Concept: Knee replacement
Background More than 670,000 total knee replacements are performed annually in the United States; however, high-quality evidence to support the effectiveness of the procedure, as compared with nonsurgical interventions, is lacking. Methods In this randomized, controlled trial, we enrolled 100 patients with moderate-to-severe knee osteoarthritis who were eligible for unilateral total knee replacement. Patients were randomly assigned to undergo total knee replacement followed by 12 weeks of nonsurgical treatment (total-knee-replacement group) or to receive only the 12 weeks of nonsurgical treatment (nonsurgical-treatment group), which was delivered by physiotherapists and dietitians and consisted of exercise, education, dietary advice, use of insoles, and pain medication. The primary outcome was the change from baseline to 12 months in the mean score on four Knee Injury and Osteoarthritis Outcome Score subscales, covering pain, symptoms, activities of daily living, and quality of life (KOOS4); scores range from 0 (worst) to 100 (best). Results A total of 95 patients completed the 12-month follow-up assessment. In the nonsurgical-treatment group, 13 patients (26%) underwent total knee replacement before the 12-month follow-up; in the total-knee-replacement group, 1 patient (2%) received only nonsurgical treatment. In the intention-to-treat analysis, the total-knee-replacement group had greater improvement in the KOOS4 score than did the nonsurgical-treatment group (32.5 vs. 16.0; adjusted mean difference, 15.8 [95% confidence interval, 10.0 to 21.5]). The total-knee-replacement group had a higher number of serious adverse events than did the nonsurgical-treatment group (24 vs. 6, P=0.005). Conclusions In patients with knee osteoarthritis who were eligible for unilateral total knee replacement, treatment with total knee replacement followed by nonsurgical treatment resulted in greater pain relief and functional improvement after 12 months than did nonsurgical treatment alone. However, total knee replacement was associated with a higher number of serious adverse events than was nonsurgical treatment, and most patients who were assigned to receive nonsurgical treatment alone did not undergo total knee replacement before the 12-month follow-up. (Funded by the Obel Family Foundation and others; MEDIC ClinicalTrials.gov number, NCT01410409 .).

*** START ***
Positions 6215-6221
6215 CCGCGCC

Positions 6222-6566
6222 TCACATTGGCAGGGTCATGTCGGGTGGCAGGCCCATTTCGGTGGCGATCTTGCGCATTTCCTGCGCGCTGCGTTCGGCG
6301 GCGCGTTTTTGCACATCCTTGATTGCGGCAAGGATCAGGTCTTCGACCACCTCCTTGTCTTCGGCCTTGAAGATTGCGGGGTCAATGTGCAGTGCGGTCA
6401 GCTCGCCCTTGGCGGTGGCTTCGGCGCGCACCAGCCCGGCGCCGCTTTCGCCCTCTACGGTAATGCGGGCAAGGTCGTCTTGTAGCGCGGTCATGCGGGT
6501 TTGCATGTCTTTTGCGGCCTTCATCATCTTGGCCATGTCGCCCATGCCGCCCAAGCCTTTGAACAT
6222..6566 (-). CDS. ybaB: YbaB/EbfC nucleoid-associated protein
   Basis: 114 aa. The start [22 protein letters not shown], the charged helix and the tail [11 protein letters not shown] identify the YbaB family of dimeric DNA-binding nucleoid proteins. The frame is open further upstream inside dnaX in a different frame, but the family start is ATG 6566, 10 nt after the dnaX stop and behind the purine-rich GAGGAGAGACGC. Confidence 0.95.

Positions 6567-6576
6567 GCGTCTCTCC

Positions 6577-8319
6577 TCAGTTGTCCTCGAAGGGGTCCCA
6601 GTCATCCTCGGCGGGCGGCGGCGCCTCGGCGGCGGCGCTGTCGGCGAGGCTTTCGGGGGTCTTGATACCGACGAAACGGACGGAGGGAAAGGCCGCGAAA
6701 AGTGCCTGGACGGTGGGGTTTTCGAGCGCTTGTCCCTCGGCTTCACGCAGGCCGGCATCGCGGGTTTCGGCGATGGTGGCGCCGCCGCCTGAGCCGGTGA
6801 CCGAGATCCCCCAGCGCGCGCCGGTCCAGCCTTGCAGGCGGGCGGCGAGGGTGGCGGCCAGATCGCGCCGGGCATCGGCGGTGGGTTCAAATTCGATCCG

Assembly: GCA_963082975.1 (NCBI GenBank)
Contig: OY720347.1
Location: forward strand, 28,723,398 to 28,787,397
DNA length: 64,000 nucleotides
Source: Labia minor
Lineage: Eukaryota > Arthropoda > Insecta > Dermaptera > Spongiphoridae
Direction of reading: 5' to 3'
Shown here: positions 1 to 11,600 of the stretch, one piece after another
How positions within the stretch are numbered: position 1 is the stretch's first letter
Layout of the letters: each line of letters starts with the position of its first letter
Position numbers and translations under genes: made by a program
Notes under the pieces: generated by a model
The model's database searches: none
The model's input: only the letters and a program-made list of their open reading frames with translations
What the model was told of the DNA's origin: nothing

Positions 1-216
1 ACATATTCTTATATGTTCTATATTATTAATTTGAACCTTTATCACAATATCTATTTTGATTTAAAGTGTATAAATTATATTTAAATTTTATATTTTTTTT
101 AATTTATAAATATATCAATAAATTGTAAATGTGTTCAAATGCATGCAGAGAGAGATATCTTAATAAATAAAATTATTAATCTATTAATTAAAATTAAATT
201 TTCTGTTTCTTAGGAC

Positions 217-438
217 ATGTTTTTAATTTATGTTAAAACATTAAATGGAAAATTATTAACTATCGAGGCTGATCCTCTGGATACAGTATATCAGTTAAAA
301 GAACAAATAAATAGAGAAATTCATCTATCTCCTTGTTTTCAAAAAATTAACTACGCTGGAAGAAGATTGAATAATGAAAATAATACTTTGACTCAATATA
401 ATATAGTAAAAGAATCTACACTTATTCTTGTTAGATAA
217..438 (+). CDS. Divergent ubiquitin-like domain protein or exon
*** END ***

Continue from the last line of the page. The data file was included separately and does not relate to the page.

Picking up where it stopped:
Background Arthroscopic partial meniscectomy is one of the most common orthopedic procedures, yet rigorous evidence of its efficacy is lacking. Methods We conducted a multicenter, randomized, double-blind, sham-controlled trial in 146 patients 35 to 65 years of age who had knee symptoms consistent with a degenerative medial meniscus tear and no knee osteoarthritis. Patients were randomly assigned to arthroscopic partial meniscectomy or sham surgery. The primary outcomes were changes in the Lysholm and Western Ontario Meniscal Evaluation Tool (WOMET) scores (each ranging from 0 to 100, with lower scores indicating more severe symptoms) and in knee pain after exercise (rated on a scale from 0 to 10, with 0 denoting no pain) at 12 months after the procedure. Results In the intention-to-treat analysis, there were no significant between-group differences in the change from baseline to 12 months in any primary outcome. The mean changes (improvements) in the primary outcome measures were as follows: Lysholm score, 21.7 points in the partial-meniscectomy group as compared with 23.3 points in the sham-surgery group (between-group difference, -1.6 points; 95% confidence interval [CI], -7.2 to 4.0); WOMET score, 24.6 and 27.1 points, respectively (between-group difference, -2.5 points; 95% CI, -9.2 to 4.1); and score for knee pain after exercise, 3.1 and 3.3 points, respectively (between-group difference, -0.1; 95% CI, -0.9 to 0.7). There were no significant differences between groups in the number of patients who required subsequent knee surgery (two in the partial-meniscectomy group and five in the sham-surgery group) or serious adverse events (one and zero, respectively). Conclusions In this trial involving patients without knee osteoarthritis but with symptoms of a degenerative medial meniscus tear, the outcomes after arthroscopic partial meniscectomy were no better than those after a sham surgical procedure. (Funded by the Sigrid Juselius Foundation and others; ClinicalTrials.gov number, NCT00549172 .).